Local Nonprofit to Highlight Cambodia Town Community During Upcoming Talk the Block Event

20170318- DSC6130

Photo courtesy of We Are the Next from the Retro Row Talk the Block event.

This Saturday, local nonprofit organization We Are the Next will host “Talk the Block”, the third iteration in a series of neighborhood events paying tribute to the immigrants, minorities and small business owners working in Long Beach, highlighting entrepreneurs whose contributions are traditionally under-recognized.

Those who purchase tickets to any Talk the Block are able to learn more about the people who live and work in a specified Long Beach community, and are also supporting the nonprofit’s youth programs. This week’s Talk the Block seeks to raise awareness of Cambodia Town’s cultural history.

“Cambodia Town is a substantial part of Long Beach’s development in the last 50 years,” Executive Director Katie Rispoli Keaotamai said in a statement. “This neighborhood is at the center of our city, and we are excited to share its history and community with a broader base of Long Beach residents.”

During the event, attendees will hear from those who championed the movement to formally give “Cambodia Town” its name, representatives from the new Midtown Business Improvement District and Long Beach Transit, as well as participants of the Arts Council for Long Beach’s Cambodia Town Mural Project.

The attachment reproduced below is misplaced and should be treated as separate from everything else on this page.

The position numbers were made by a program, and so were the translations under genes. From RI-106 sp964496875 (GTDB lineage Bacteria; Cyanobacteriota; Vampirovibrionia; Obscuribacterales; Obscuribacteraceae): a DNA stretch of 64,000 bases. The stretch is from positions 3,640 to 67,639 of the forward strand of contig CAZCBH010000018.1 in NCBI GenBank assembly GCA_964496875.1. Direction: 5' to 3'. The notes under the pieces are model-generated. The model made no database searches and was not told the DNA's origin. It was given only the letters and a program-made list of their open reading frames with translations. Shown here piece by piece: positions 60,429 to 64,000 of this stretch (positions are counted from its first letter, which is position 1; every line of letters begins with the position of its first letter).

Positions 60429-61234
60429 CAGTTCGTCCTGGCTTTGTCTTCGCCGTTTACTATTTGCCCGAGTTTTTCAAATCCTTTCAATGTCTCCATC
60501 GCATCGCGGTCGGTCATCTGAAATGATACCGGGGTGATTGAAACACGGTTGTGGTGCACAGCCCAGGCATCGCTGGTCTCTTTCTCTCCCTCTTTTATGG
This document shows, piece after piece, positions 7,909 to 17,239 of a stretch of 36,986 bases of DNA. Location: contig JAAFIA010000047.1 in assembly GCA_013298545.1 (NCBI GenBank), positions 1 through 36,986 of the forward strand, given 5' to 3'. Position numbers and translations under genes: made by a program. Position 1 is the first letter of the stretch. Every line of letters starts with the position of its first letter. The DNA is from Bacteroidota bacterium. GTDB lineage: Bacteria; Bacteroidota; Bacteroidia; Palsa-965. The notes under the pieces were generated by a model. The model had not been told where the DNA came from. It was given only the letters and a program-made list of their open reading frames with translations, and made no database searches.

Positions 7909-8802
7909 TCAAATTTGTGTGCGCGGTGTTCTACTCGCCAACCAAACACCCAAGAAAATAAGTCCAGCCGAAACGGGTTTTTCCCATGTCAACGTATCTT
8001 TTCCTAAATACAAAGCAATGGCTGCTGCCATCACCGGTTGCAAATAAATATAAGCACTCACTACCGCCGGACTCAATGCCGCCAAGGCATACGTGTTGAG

Breakfast, a beginner’s lesson to the Khmer language and a behind-the-scenes look at the Khmer book collection at the Mark Twain Library is included with a ticket purchase.

We Are the Next has hosted two prior Talk the Block Events, one recognizing the female entrepreneurs behind Retro Row, and another at Sweet Retreat Donuts and V.I.P. Records.

Tickets are $30 and may be purchased at the door, or in advance via the website here

Check in will begin at 10:00AM at Apsara Café, located at 2015 East Anaheim Street.

{FG_GEOMAP [33.782881,-118.1673022] FG_GEOMAP}

Support our journalism.

Hyperlocal news is an essential force in our democracy, but it costs money to keep an organization like this one alive, and we can’t rely on advertiser support alone. That’s why we’re asking readers like you to support our independent, fact-based journalism. We know you like it—that’s why you’re here. Help us keep hyperlocal news alive in Long Beach.

Asia Morris has been with the Long Beach Post for five years, specializing in coverage of the arts. Her parents gave her the name because they wanted her to be a world traveler and they got their wish. She has obliged by pursuing art, journalism and a second career as a competitive cyclist.
- ADVERTISEMENT -

More